So, typically, my focus remains either TPOM3, or possibly some other Chrest project or two.

Rarely does my creative mind provide me ideas for plotting/writing on projects set in two different worlds; that’s generally when my writing is running a bit manic, and it’s more frustrating in some ways than it is helpful, because it makes it impossible for me to focus on one or another particular project enough to make decent progress on anything at all.

Much of the time (though not all), I’m happy with my creative mind’s willingness to focus on one particular project or a number of them set on one particular world. That’s when I make the most progress on anything. So, for the most part, Project Block is helpful. There are times when it isn’t, but those are rare, and that’s typically when I have the desire to write, but no ideas for plotting or handling plotted out scenes, and this is something I can’t get moving even if I move to a project I happen to be pantsing for the most part (I do have a project or two for which I have no outlines—but they usually have notes and other background work).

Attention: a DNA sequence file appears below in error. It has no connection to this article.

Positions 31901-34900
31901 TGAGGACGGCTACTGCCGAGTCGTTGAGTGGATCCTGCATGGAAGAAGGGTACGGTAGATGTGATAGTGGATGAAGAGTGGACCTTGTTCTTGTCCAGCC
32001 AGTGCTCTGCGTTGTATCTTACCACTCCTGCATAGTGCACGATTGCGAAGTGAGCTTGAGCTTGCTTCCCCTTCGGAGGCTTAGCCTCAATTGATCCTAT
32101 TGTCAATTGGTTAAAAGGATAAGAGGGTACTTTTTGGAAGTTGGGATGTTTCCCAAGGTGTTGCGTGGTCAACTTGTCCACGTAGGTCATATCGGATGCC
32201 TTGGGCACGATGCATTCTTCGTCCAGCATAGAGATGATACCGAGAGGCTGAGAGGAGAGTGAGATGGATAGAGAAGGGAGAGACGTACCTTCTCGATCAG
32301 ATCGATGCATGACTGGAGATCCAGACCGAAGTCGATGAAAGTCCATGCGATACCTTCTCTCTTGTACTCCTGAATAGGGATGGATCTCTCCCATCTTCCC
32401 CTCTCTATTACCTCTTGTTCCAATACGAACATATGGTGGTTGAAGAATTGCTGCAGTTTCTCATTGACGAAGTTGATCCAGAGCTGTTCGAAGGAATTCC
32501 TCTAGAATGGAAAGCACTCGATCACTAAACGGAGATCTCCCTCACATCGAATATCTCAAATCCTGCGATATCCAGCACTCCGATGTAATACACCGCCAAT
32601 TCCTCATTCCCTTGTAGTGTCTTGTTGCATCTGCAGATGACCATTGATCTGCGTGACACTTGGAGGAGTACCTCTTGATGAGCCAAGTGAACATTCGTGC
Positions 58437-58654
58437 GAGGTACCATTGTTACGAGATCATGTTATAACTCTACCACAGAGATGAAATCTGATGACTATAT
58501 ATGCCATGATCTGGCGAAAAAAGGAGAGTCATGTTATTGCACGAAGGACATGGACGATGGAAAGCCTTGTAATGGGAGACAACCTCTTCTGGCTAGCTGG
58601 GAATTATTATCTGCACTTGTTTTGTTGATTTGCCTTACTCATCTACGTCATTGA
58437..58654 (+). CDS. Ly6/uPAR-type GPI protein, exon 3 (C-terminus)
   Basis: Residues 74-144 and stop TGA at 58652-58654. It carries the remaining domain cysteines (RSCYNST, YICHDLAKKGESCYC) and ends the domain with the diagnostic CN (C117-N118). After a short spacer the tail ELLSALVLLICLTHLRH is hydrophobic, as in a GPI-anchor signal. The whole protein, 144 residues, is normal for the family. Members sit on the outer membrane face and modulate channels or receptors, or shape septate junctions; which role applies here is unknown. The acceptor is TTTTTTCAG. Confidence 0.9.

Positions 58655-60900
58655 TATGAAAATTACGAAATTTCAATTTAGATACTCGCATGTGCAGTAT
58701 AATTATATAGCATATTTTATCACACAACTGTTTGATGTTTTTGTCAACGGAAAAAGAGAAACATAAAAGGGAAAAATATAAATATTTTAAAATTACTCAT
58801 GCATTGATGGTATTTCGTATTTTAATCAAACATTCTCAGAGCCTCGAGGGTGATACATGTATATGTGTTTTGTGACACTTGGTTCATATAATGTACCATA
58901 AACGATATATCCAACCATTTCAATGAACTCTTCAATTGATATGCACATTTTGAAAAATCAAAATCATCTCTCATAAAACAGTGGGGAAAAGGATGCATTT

The frustrating thing is when my Project Block migrates from world to world. This happens pretty frequently—sometimes even more frequently than I post about on Twitter or here on my blog. I’ll be happily writing on one or more projects on a given world, then, over a number of days, I’ll lose creative focus, then come out of the fugue with a focus on another world.

I’ll be honest here. I really wish I could be like those writers who can focus on one project from beginning to end before moving on to something else. I’d probably have a lot more books done if I could do that. And I have tried to do that. More than once. Each and every time, I ended up hating my writing, and I stopped forcing the words so I wouldn’t drive myself into depression. I do not want to be depressed and in despair over my fantasy writing. It’s my first love in writing, and the work I really want to make work, so I’ve learned to go with the flow. If my creative mind doesn’t want to work on something, I don’t force it. I know I’ll eventually come back to it, and I’ve learned to accept that.

Transgender + Bipolar =

Statistically speaking, transgender people are much more prone to depression and suicide than the average person. I think (do NOT quote me on this), they may be more prone to depression and suicide than gay/lesbian people are as well. I do know, they’re right up there with gays and lesbians, especially as youths, in the range of high-risk of suicide and depression.